Digital Magazine

New hot stamper does more for short runs

Fast Track Labels, unlike some larger competitors, thrives on short runs with the help of versatile hot stamping equipment from Kensol/Franklin.

Move over, silk screen and flexo! Make room for a new generation of hot stamping equipment that does a lot more than just hot stamping on labels! For runs as low as 250 up to 50,000, Fast Track Labels in Huntington Beach, CA, is having tremendous success in manufacturing not only retail stickers, its primary product line, but also the tamper-resistant packaging that contains the stickers. The equipment isn't limited to just hot stamping, either. Fast Track can also laminate, fold, score, and die-cut - all on one machine: the Kensol/Franklin Series 164/268 hot stamp printer.

Early in 1995 Steve Stearns, owner of Fast Track Labels, CA, quickly caught on to the fad of "Euro-style" labels that were being popularized along the affluent West Coast beach communities among the 18-30-year-old crowd. These stickers imitate auto decals seen on European cars that indicate the country of origin and the language spoken by its driver. The beach communities adopted their own abbreviated "codes" to identify the location from which the car and its driver originated. Essentially, the West Coast stickers act as a competitive status symbol - so glitz and shine go a long way in making these labels even more attractive and fun to use.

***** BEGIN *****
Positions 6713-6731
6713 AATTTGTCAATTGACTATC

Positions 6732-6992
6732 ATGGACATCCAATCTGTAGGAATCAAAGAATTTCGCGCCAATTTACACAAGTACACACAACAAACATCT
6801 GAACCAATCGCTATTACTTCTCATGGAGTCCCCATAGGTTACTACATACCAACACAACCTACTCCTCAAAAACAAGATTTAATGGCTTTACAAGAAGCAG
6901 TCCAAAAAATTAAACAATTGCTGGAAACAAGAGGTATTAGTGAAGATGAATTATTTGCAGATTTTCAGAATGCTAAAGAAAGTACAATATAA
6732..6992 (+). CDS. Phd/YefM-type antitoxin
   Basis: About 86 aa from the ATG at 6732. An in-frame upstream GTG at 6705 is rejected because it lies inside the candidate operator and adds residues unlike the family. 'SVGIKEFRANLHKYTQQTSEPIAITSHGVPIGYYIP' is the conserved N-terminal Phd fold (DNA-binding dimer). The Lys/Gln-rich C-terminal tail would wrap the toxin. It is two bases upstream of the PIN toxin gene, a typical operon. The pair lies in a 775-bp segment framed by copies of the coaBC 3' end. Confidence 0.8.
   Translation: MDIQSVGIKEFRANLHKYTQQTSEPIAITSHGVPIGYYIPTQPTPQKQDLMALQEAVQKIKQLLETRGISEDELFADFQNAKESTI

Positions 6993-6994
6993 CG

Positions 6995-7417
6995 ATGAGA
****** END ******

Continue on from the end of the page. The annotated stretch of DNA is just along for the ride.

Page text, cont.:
Stearns also saw the potential for expanding the product line from city "status codes" (HB stands for Huntington Beach; M for Malibu, V for Venice, etc.) to include brief and punchy sayings that might be favored by bumper sticker aficionados. Among them were BD for beer drinker, MB for more beer, and the list goes on. Although Stearns admits that the fad first started in California, he now receives orders for similar stickers in Florida, Brooklyn, and many towns between.